Facebook’s chief operating officer Sheryl Sandberg has admitted that the social networking monster could have done more to prevent foreign intervention on its platforms, but said that the government also needs to step up its intellect sharing efforts.
The remarks are ahead of an open hearing at the Senate Intelligence Committee on Wednesday, where Sandberg and Twitter chief executive Jack Dorsey will witness on foreign interference and election meddling on social media platforms. Google’s Larry Page was invited, but declined to attend.
” We were too slow to spot this and too slow to behave ,” said Sandberg in devised remarks.” That’s on us .”
The hearing comes in the aftermath of Russian interference in the 2016 presidential election. Social media corporations has become increasingly for the purposes of the spotlight after foreign performers, believed to be working for or closely to the Russian government, employed disinformation spreading tactics to try to influence the outcome of the election, as well as in the run-up to the midterm elections subsequently this year.
Both Facebook and Twitter have removed reports and bots from their websites believed to be involved in spreading disinformation and false news. Google said last year that it saw Russian meddling tries on its platforms.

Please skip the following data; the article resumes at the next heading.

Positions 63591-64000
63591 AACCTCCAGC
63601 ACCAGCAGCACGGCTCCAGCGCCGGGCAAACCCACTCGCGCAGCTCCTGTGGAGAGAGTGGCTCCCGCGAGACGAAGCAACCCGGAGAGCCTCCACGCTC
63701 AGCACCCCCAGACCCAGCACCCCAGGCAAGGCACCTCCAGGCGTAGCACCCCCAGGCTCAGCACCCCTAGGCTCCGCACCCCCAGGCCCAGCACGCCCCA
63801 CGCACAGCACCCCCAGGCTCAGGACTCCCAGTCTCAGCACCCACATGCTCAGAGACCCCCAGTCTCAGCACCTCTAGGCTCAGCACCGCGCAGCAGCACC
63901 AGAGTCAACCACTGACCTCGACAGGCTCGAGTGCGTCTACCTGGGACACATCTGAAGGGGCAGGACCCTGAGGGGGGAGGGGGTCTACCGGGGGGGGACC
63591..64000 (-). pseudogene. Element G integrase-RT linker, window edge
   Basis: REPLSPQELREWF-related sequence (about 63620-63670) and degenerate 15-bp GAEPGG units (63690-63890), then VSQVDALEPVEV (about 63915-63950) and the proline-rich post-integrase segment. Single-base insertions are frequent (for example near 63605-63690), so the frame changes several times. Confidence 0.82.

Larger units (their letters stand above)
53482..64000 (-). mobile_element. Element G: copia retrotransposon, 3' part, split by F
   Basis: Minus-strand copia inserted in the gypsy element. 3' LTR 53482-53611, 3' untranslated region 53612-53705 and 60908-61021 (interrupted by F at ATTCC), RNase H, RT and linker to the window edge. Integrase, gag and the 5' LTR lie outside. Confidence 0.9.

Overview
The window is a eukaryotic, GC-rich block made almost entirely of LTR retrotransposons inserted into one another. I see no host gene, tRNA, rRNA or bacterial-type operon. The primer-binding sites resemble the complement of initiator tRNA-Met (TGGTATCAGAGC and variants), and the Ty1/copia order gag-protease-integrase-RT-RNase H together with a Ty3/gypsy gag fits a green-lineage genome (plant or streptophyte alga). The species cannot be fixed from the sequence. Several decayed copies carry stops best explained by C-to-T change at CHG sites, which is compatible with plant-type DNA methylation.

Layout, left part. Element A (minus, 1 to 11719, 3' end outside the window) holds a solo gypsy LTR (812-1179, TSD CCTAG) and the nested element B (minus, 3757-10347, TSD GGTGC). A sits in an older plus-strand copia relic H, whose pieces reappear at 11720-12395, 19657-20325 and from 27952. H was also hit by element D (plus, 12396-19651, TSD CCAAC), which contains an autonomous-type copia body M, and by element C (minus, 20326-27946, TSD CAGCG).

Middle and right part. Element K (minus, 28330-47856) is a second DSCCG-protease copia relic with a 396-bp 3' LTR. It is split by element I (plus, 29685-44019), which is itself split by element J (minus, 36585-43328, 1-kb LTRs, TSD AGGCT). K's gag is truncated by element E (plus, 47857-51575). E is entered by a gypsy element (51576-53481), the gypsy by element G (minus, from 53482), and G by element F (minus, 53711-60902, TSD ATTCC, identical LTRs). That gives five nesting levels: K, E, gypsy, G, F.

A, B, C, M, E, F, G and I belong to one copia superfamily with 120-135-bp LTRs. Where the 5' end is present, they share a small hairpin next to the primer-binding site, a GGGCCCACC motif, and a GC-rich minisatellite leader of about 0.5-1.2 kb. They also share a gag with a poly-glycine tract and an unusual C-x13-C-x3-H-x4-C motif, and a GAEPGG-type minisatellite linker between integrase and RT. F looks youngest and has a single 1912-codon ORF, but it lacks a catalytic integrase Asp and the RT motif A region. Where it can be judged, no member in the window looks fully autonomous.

” We’re to do better at noting and combating our antagonists, from financially motivated troll farms to sophisticated military intelligence operations ,” said Sandberg.
But Facebook’s second-in-command also said that the US government could do more to help companies understand the wider scene from Russian interference.
” We continue to monitor our services for abuse and share information with law enforcement and others in our industry about these threats ,” she said.” Our understanding of overall Russian activity in 2016 is limited because we do not have access to the information or investigative tools that the U.S. government and this Committee have ,” she said.
Later, Twitter’s Dorsey also said in his own proclamation:” The threat we are confronted involves extensive partnership and collaboration with our government spouses and industry peers ,” adding:” We each possess knowledge the other does not have, and the combined information is more powerful in combating these threats .”
Both Sandberg and Dorsey are subtly be submitted to classified information that the government has but private companies don’t get to see — information that is considered a commonwealth secret.
Tech corporations have in recent years pushed for more access to knowledge that federal agencies have , not least to help protect against increasing cybersecurity threats and hostile nation nation actors. The belief proceeds that the idea of sharing intelligence can help companies defend against the best resourced hackers. But efforts to introduce legislation has been demonstrated controversial because commentators argue that in sharing threat information with the governmental forces private user data would also be collected and sent to US intelligence agencies for further investigation.
Instead, tech companies are now pushing for information from Homeland Security to better understand the threats they face — to independently fend off future attacks.
As reported, tech companies last month met in secret to discuss preparations to counter foreign manipulation on their platforms. But attendees, including Facebook, Twitter, and Google and Microsoft are said to have” left the meeting discouraged” that they received little insight from the government.
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